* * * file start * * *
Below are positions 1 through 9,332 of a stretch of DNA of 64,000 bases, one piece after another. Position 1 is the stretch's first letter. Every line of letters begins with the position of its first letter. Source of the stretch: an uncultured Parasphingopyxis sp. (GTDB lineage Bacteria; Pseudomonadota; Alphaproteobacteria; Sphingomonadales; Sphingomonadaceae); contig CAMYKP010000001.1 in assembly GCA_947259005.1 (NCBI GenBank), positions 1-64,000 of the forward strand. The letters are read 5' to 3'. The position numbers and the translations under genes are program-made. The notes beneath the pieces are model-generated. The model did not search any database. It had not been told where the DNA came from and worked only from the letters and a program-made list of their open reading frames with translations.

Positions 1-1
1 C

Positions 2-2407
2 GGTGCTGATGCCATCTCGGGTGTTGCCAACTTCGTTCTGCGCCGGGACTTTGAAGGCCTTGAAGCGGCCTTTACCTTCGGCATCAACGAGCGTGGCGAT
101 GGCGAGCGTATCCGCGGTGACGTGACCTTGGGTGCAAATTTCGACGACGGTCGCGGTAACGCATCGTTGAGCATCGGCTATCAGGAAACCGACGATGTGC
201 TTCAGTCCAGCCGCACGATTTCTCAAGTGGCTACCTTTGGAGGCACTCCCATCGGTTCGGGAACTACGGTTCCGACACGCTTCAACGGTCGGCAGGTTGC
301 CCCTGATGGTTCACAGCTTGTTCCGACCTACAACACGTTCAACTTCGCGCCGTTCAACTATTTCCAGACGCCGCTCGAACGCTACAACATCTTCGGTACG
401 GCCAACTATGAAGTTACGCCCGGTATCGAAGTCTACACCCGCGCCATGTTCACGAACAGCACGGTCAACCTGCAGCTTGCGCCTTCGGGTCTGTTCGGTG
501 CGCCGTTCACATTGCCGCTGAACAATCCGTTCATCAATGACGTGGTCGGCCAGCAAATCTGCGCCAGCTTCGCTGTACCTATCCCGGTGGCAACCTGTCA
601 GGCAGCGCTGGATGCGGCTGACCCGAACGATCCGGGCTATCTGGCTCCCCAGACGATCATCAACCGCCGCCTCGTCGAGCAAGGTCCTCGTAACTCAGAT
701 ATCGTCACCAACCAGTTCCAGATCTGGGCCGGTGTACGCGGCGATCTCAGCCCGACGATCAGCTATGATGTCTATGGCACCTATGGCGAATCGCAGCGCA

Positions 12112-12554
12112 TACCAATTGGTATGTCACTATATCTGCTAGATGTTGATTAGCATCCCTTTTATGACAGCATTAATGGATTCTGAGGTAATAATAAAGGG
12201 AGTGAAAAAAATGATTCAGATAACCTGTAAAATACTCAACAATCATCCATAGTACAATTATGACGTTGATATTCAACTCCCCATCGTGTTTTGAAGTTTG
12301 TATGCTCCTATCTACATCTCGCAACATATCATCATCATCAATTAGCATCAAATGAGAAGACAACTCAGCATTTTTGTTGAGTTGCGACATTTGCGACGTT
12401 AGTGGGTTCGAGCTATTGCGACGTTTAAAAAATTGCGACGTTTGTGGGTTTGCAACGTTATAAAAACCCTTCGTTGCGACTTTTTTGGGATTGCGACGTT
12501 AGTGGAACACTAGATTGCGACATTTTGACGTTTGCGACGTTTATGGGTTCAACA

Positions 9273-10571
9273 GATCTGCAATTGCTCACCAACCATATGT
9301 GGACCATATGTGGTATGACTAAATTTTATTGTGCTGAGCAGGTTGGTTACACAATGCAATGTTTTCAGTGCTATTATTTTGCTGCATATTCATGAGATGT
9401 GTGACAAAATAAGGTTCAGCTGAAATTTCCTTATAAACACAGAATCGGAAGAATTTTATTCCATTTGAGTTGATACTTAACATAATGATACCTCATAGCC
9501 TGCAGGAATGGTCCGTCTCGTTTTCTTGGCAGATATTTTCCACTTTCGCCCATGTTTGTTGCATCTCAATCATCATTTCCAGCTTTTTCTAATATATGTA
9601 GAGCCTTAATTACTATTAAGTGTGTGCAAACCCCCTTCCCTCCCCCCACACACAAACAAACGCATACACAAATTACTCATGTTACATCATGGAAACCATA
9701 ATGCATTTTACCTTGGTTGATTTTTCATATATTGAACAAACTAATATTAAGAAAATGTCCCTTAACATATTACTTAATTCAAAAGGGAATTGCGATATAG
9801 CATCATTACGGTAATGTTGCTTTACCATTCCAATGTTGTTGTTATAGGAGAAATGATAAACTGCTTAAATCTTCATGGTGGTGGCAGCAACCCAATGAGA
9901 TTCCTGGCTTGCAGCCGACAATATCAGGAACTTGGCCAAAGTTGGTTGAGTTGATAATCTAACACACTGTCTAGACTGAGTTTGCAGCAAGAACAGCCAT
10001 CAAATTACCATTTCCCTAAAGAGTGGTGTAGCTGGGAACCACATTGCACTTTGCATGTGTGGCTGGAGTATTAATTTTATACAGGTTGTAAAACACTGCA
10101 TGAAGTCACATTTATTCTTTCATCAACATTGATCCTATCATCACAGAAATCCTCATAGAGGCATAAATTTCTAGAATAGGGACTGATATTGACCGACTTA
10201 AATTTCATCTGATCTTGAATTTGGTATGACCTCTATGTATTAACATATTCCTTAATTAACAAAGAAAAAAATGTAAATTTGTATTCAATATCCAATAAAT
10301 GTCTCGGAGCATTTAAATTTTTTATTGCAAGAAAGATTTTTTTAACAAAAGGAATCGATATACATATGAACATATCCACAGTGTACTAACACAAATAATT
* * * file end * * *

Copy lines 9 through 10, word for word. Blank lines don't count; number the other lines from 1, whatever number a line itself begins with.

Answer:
401 GCCAACTATGAAGTTACGCCCGGTATCGAAGTCTACACCCGCGCCATGTTCACGAACAGCACGGTCAACCTGCAGCTTGCGCCTTCGGGTCTGTTCGGTG
501 CGCCGTTCACATTGCCGCTGAACAATCCGTTCATCAATGACGTGGTCGGCCAGCAAATCTGCGCCAGCTTCGCTGTACCTATCCCGGTGGCAACCTGTCA